But so once you have this, you have two little ziplock bags and while it's rooting, it kind of wants to stay humid. I didn't think these were going to be big enough to fully do it, so you put just one around the bottom and one around the top like its own little greenhouse.
You try not to let the bag touch the leaf, but you kind of, you just sit this in a warm medium light place and in about 6 to 8 weeks you'll start seeing, right at the base, teeny tiny little African Violet leaves growing up.
And then after about three to four months, you can actually take the plant out and put it in another --
We have the African Violet soil in there that works better. Put it in a pot with the holes at the bottom and it will turn into it's whole African Violet.
That's pretty fun.
We did one and I think it was within the year that it had already matured to the full size and started putting up blooms and that was the best one that I ever owned.
Every time I would buy one, I couldn't get, it to do that, but I would cut little leaves off and do this again and then that baby plant for some reason would take off and be way better than the original mother plant. So you can do 40 from 1 plant. It's just cool.
I think that's -- I mean, once you know, once you take it home, it doesn't want to be watered for really the first six weeks. That's why you keep it in the bags you know. So you just sit it and forget about it kind of thing.They're pretty great,
This is, by the way, a pink passion African Violet.So it'll be pink and sparkly like a mermaid.
I was also going to tell you a little bit about air layering, which is I don't do this one very much, but you can do it for things like roses or trees, or this is a Rubber Plant or Ficus.
All you would do -- I'm not gonna do it because of the sap. You want to wear gloves when you do it because the sap kind of can irritate your skin.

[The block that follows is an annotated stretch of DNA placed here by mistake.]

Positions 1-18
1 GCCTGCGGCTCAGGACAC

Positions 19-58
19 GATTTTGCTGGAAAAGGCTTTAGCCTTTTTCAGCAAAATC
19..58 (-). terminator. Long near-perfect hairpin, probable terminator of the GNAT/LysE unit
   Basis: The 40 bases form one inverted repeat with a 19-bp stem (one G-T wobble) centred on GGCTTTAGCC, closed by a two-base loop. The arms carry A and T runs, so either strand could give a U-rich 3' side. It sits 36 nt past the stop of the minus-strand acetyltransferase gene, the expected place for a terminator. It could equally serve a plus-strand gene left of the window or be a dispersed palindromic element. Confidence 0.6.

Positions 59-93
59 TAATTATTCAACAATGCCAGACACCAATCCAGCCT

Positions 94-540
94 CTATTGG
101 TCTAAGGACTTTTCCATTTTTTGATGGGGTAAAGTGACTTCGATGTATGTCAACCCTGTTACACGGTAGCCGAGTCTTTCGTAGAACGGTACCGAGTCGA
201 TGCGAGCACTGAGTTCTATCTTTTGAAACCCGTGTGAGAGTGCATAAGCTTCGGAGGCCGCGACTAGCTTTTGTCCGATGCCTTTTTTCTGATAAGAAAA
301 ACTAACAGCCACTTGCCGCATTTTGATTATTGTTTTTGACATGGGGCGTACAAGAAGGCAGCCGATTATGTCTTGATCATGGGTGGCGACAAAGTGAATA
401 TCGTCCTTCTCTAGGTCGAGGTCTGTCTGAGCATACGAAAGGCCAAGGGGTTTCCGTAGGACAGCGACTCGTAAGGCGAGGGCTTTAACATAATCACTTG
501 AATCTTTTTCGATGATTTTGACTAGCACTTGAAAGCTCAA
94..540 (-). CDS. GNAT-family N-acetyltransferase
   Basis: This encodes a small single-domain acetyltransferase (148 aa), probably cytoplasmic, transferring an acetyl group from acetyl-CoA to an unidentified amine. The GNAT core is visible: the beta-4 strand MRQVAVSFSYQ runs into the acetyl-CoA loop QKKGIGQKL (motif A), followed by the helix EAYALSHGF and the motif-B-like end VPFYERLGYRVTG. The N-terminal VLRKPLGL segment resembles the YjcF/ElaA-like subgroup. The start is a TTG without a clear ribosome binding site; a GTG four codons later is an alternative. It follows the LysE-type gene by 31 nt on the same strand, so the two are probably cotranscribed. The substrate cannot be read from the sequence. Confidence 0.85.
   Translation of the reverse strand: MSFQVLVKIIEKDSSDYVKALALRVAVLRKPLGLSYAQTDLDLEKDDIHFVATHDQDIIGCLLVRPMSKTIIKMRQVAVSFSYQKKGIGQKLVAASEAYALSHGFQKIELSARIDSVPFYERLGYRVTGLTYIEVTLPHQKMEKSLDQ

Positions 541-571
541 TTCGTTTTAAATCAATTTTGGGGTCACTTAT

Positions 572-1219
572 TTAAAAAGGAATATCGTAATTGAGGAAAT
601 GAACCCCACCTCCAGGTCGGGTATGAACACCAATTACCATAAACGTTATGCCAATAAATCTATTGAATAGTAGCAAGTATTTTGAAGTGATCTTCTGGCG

But you would just find, like say you have a really tall one, and you want it to be more bushy.
You would take off a few of the leaves around the stem and then cut a band like a millimeter deep.
A circle around the hard part of the stem, and then a line down to peel it away. Like -- almost like it was a banana peel kind of thing. And you just peel a little circle and then kind of paint a rooting hormone onto there and you take moist moss like sphagnum moss, or any kind of moss that'll hold moisture and you'll wrap it around like a band aid and then I take plastic bags, like a Walmart bag, and wrap it around. Kind of tie it tight. Double bagging tends to help hold the moisture in there a little better.
And then you'll zip tie the top and bottom just to keep that area with the ball of moss around it.
Every week or two you could open it up and mist it if it's drying out, but eventually that spot will start to just grow roots into the moss to where it's about two to three months, 6 to 8 weeks or so.
You can just snip it off right below the bag. Take the bag off and plant it in a pot of potting soil and it'll start branching out from the spot you cut it off. The mother plant will start branching out more little branches there and then that original one will start going straight up and you can do it again.
But you can do that with like trees outside if you have a tree and, you know, they'll start growing the little feeders off the bottom or whatever. Say it's a tree you really like.